“That will provide us with the data to proliferate our micro datacenters,” Pettine said. “EdgeMicro’s prefabricated micro data centers will be deployed at ultimately thousands of cell towers globally.”
EdgeMicro’s collocation model is based on an 8-foot by 20-foot container with six racks. A quarter rack would be sold to each content provider, which works out to 24 customers in each container.
“We are in various stages with the [carriers], introducing it into their labs for testing. Ultimately, they need to start field test the acquisition of data,” Pettine said.
Micro Datacenters: Good for Towers?
What is in it for tower companies? Providing micro datacenters will make towers stickier, reducing carrier churn. Tower companies would make good strategic partners and could fund the effort as an alternative cash flow.
“Tower companies get increased rent and have the potentially to be strategically aligned in bringing in innovative cash flow,” Pettine said, “But they don’t know anything about data centers and that is where we come in. We understand the collocation model from a datacenter perspective: the cost-to-build and opex.”
Tower companies have already shown an interest in micro datacenters. For example, Crown Castle International is a minor investor in Vapor IO, whose Project Volutus enables cloud providers, wireless carriers and web-scale companies to deliver cloud-based edge computing applications via a network of micro data centers deployed at the base of cell tower sites.
“The cloud of the future will extend past today’s large, centralized data centers. The next generation cloud will follow your car. It will follow your phone. It will follow your sensors. It will be distributed and data driven and everywhere,” Alan Bock, vice president of corporate development & strategy, Crown Castle.
Vertical Bridge announced in late September that it has partnered with its sister company DataBank to host edge computing at the base of cell towers. Additionally, AT&T has announced it also has micro datacenter plans.
One pundit has claimed that the Cloud is “dead.” While that may be an overstatement, the global market for micro data centers is certainly alive and projected to be $8.47 billion by 2022, according to a report on MarketstoMarkets Research.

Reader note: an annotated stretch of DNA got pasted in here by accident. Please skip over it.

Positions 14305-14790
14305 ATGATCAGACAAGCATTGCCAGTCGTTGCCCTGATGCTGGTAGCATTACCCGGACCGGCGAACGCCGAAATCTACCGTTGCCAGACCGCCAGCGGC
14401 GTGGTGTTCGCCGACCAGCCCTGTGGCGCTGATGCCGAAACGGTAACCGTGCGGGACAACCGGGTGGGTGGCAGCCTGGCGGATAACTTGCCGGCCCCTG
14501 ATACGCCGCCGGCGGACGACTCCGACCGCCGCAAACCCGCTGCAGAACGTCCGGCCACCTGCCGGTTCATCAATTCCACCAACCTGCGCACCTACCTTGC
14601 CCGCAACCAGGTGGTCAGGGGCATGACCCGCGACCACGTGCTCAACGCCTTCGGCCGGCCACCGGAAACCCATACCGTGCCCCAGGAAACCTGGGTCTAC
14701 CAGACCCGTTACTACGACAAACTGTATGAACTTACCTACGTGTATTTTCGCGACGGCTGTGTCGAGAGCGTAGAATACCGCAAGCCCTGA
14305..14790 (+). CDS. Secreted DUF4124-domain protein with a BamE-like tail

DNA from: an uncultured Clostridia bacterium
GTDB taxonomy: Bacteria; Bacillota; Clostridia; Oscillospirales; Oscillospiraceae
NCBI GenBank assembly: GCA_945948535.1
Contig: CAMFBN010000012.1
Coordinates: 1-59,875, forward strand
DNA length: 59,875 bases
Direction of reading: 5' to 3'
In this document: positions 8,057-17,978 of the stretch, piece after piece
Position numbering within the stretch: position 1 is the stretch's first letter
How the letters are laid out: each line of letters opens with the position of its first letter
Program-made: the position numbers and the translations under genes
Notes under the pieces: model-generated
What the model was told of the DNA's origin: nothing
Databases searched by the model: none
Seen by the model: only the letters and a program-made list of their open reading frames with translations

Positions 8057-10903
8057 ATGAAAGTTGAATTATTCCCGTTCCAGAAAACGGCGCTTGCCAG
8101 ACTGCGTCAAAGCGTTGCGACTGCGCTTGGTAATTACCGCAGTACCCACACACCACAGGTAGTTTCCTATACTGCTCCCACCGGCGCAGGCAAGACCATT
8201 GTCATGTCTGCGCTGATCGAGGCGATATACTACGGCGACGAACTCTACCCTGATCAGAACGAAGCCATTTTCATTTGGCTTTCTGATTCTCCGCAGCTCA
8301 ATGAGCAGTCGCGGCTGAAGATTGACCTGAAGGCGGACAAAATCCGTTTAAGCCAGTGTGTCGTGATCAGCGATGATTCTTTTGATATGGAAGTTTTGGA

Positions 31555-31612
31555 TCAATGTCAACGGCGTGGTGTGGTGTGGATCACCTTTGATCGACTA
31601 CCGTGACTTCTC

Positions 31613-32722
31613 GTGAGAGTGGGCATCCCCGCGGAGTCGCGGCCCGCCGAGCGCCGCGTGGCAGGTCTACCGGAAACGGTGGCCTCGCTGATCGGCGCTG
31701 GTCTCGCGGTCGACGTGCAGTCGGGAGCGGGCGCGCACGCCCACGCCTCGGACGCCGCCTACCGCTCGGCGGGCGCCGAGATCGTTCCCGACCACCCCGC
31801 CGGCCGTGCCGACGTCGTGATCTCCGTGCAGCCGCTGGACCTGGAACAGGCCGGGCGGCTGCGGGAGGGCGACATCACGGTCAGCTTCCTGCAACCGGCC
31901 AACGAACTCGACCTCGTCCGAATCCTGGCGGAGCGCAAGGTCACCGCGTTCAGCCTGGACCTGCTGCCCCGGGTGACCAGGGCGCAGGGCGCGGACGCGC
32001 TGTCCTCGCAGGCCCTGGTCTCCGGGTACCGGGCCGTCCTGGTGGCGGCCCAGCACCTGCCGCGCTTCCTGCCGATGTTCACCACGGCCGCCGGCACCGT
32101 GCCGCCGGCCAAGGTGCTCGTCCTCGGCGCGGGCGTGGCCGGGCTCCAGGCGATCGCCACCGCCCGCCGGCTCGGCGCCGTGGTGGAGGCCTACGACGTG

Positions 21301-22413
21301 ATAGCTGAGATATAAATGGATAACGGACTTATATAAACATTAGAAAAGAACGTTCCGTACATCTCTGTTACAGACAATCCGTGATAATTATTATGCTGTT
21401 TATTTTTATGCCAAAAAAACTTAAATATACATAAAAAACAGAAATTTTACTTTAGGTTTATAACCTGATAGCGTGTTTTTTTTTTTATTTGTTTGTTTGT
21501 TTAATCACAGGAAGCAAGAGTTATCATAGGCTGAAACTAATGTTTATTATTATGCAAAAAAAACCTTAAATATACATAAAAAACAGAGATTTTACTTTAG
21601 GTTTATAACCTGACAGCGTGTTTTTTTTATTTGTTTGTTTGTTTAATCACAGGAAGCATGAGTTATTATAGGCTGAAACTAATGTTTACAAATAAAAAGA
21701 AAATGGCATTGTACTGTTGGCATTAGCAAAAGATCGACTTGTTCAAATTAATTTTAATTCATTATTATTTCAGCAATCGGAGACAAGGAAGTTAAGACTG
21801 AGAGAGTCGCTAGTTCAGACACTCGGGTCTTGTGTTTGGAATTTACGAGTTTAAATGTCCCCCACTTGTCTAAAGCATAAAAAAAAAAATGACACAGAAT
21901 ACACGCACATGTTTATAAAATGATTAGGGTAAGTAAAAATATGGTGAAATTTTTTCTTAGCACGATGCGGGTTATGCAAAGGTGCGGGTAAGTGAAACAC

J. Sharpe Smith and the senior editor of the AGL eDigest. He joined AGL in 2007 as contributing editor to the magazine and as editor of eDigest email newsletter. He has 27 years of experience writing about industrial communications, paging, cellular, small cells, DAS and towers. Previously, he worked for the Enterprise Wireless Alliance as editor of the Enterprise Wireless Magazine. Before that, he edited the Wireless Journal for CTIA and he began his wireless journalism career with Phillips Publishing, now Access Intelligence. Sharpe Smith may be contacted at: email@example.com.
In face of the most powerful storm recorded in the Atlantic, the tower industry showed that it could take a punch and come back swinging.
Just five days after Hurricane Irma blew through Florida, Verizon’s network stood firm, with close to 97 percent of its facilities in service.
“Our network engineers have been working around the clock to restore service and make repairs to the network, and they won’t rest until the remaining 3 percent of sites are back serving customers,” Russ Preite, Verizon president – southeast market, wrote in a blog post.
The reason cell towers performed so well in the aftermath of Irma has to do with a corporate culture at Verizon that stresses preparedness, according Christopher Desmond, principal engineer for Verizon’s network and in-house drone expert.
“We have a formalized response to adverse weather preparedness with generators, backup generators, and partnerships with refueling and with drone companies,” Desmond said. “We devote an enormous amount of attention to resiliency and redundancy. We elevate equipment, shelters. We ruggedize antennas, electronics and towers, so the network will be available as the area recovers.”
As the storm approached, refueling and drone teams were staged and ready to go. Concrete and steel reinforced “super switches” across in Florida, built to withstand a CAT 5 hurricane, stood ready to keep the system on the air.
Hurricane preparations are a nationwide effort. Verizon brought personnel from South Carolina to support Florida and from Louisiana to support Texas. Network personnel were flown from California to the New York metro area back when Super Storm Sandy hit the Atlantic seaboard in 2012.
“Our Verizon technicians and personnel on the network side support each other across the country in the wake of any event,” Desmond said. “They were able to restore the network in record time.
Verizon’s long-term preparation with power generators and refueling allowed the majority of its cell sites to remain in-service without commercial power. In some cases mobile generators and temporary solutions were deployed for service. Microwave technology was also added where fiber was temporarily interrupted to some cell sites.